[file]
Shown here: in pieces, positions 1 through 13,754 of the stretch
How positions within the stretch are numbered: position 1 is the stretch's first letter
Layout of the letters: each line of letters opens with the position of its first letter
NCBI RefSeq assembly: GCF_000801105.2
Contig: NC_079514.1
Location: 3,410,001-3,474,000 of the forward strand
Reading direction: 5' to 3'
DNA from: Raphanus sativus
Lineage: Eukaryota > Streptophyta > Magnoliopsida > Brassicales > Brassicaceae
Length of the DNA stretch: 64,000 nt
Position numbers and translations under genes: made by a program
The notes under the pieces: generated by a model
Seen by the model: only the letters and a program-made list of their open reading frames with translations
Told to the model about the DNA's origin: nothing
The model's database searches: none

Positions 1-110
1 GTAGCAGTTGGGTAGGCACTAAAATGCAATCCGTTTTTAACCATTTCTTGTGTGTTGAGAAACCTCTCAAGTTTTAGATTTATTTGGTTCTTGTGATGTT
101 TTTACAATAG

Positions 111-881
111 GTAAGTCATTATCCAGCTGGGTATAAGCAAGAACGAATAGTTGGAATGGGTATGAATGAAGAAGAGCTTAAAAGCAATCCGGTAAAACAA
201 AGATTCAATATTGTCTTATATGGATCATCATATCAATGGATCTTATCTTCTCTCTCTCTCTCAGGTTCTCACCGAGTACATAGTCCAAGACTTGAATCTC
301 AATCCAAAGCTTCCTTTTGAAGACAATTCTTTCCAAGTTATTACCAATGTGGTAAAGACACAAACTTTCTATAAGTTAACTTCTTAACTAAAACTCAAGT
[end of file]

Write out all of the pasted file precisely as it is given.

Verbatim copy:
Shown here: in pieces, positions 1 through 13,754 of the stretch
How positions within the stretch are numbered: position 1 is the stretch's first letter
Layout of the letters: each line of letters opens with the position of its first letter
NCBI RefSeq assembly: GCF_000801105.2
Contig: NC_079514.1
Location: 3,410,001-3,474,000 of the forward strand
Reading direction: 5' to 3'
DNA from: Raphanus sativus
Lineage: Eukaryota > Streptophyta > Magnoliopsida > Brassicales > Brassicaceae
Length of the DNA stretch: 64,000 nt
Position numbers and translations under genes: made by a program
The notes under the pieces: generated by a model
Seen by the model: only the letters and a program-made list of their open reading frames with translations
Told to the model about the DNA's origin: nothing
The model's database searches: none

Positions 1-110
1 GTAGCAGTTGGGTAGGCACTAAAATGCAATCCGTTTTTAACCATTTCTTGTGTGTTGAGAAACCTCTCAAGTTTTAGATTTATTTGGTTCTTGTGATGTT
101 TTTACAATAG

Positions 111-881
111 GTAAGTCATTATCCAGCTGGGTATAAGCAAGAACGAATAGTTGGAATGGGTATGAATGAAGAAGAGCTTAAAAGCAATCCGGTAAAACAA
201 AGATTCAATATTGTCTTATATGGATCATCATATCAATGGATCTTATCTTCTCTCTCTCTCTCAGGTTCTCACCGAGTACATAGTCCAAGACTTGAATCTC
301 AATCCAAAGCTTCCTTTTGAAGACAATTCTTTCCAAGTTATTACCAATGTGGTAAAGACACAAACTTTCTATAAGTTAACTTCTTAACTAAAACTCAAGT